The appeal of the 1st respondent was therefore for the reasons given, adjudged as meritorious by the court below.
The appellant, aggrieved by the judgment of court below, then appealed to this court. Pursuant thereto, the appellant filed a notice of appeal consisting of two grounds and which will not be set out in this judgment. This is because the learned counsel for the appellant clearly reflected them in the issues identified for the determination of the appeal in the appellant's brief. Before the hearing, the 2nd, 3rd and 4th respondents also filed respondents" brief upon being served with the appellant's brief. The 1st respondent who also filed a cross-appeal has not filed a cross appellant's brief, pursuant to his cross-appeal. That cross-appeal is therefore struck out for want of prosecution. Also, it is apparent that learned counsel for the 1st respondent was duly served with the appellant's brief but he failed to file any brief for the respondent and also in support of the cross-appeal. The cross-appeal has already been struck out and this appeal will be heard without the brief of the 1st respondent.
At the hearing of this appeal, learned counsel who appeared for the parties adopted and placed reliance on their respective briefs of argument.
For the appellant, the two issues identified for the determination of the appeal are: -
"1. Whether the Court of Appeal's decision which was based on issues not pronounced upon, decided or canvassed at the High Court, and which were not raised by any of the parties before and on which the parties were not heard is cored and can stand.
2. Whether Section 25 of the Traditional Rulers and Autonomous Communities Law of Imo State, 1981 is unconstitutional."
The 2nd, 3rd and 4th respondents in the brief filed for them by their learned counsel, C.B. Mbawuike, Senior State Counsel, Imo State Ministry of Justice, adopted quite correctly the 1st issue identified as the first issue in the appellant's brief.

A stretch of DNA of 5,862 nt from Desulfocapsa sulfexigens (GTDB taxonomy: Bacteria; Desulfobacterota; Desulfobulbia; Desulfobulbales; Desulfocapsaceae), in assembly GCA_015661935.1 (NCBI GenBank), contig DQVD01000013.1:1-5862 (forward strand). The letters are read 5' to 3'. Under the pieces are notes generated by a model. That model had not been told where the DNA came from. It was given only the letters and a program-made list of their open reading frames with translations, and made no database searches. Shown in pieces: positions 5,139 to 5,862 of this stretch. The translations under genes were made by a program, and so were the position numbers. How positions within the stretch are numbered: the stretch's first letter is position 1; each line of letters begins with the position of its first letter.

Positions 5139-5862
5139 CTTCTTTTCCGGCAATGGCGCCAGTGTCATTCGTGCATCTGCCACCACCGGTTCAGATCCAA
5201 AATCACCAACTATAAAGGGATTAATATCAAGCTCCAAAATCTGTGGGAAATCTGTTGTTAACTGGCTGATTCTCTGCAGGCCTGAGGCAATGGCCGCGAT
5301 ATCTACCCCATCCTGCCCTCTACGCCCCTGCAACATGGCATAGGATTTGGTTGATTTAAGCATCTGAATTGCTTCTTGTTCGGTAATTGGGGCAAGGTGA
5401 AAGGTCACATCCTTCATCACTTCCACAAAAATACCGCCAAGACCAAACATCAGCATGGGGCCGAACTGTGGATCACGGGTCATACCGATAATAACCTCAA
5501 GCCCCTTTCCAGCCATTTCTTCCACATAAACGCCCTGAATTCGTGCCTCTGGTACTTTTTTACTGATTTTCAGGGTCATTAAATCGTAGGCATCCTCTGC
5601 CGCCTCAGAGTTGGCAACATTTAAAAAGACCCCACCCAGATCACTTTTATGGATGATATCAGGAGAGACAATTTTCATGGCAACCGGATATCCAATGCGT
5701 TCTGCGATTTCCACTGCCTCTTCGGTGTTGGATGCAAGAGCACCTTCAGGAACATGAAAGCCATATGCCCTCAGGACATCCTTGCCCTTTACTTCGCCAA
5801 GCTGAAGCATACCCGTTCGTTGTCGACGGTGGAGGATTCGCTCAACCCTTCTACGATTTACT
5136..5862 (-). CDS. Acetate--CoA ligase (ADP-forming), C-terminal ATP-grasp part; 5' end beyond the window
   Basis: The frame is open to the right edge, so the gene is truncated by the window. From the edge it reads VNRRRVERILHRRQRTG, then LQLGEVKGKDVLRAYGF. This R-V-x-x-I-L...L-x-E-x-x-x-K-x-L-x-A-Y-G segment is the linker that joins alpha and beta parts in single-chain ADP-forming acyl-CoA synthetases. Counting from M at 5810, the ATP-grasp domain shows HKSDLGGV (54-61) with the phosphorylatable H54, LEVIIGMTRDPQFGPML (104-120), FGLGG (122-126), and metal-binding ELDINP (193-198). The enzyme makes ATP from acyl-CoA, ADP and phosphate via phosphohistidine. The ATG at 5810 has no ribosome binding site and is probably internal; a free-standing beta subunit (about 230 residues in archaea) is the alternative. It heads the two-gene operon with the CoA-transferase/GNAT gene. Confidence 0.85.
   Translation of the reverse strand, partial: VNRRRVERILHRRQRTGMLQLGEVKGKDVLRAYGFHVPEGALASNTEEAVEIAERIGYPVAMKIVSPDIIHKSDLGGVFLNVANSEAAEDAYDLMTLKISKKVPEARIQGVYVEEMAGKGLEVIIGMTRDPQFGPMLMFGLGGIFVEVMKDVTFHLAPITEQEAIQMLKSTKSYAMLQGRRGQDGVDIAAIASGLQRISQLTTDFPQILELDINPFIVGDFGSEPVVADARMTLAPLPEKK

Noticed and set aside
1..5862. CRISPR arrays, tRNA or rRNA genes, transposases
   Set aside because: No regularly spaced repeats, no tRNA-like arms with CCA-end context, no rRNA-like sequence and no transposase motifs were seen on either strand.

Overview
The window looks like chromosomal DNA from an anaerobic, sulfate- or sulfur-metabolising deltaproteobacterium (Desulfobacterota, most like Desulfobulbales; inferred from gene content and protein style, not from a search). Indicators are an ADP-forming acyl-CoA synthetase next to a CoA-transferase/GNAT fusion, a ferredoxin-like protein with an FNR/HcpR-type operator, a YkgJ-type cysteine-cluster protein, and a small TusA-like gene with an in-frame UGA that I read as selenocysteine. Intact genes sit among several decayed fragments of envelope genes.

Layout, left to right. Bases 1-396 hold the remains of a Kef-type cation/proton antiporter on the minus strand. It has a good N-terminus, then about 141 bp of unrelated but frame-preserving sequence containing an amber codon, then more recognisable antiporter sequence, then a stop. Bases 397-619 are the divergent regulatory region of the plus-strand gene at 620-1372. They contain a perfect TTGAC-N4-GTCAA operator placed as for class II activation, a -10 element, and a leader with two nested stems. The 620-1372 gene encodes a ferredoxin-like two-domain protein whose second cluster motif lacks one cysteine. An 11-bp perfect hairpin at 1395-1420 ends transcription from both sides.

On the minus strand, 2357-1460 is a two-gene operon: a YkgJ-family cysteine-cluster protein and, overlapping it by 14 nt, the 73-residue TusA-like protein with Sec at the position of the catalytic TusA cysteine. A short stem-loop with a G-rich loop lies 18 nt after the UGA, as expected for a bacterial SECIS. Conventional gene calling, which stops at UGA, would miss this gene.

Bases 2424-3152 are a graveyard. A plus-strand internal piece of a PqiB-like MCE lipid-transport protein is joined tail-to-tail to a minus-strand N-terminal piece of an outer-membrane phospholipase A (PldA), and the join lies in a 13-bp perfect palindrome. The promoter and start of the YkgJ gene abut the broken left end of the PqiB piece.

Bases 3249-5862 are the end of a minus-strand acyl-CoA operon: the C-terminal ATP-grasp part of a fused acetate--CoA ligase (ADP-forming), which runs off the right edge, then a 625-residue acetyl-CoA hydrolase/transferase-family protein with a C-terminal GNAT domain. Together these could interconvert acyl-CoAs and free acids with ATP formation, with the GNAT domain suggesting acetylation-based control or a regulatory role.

Now, the thrust of the argument of learned counsel for the appellant in respect of the first issue is that the judgment of the Court of Appeal departed from the central issue raised before that court. The simple issue before the court was, whether the trial court was right when it held that time began to run from 09/4/96 when the appellant was recognized and consequently the application for judicial review having not been filed within the 21 days allowed by Section 25 of Law No. 11 of 1981 was statute barred. But, it is the contention of learned counsel for the appellant that the court below failed to consider the issue raised before it. Rather than considering the question raised before it, the court below proceeded to consider the constitutionality of Section 25 of Law No. 11 of 1981. And learned counsel further argued that as the court decided the appeal on the basis of this point, and as was taken suo motu, the court should have invited submissions from counsel. The failure to do so is a denial for fair hearing for the appellant. In support of that contention, reference was made to the following cases: Irom v. Okimba (1998) 3 NWLR (Pt.540) 19; Badmus v. Abegunde (1999) 11 NWLR (Pt.627) 493.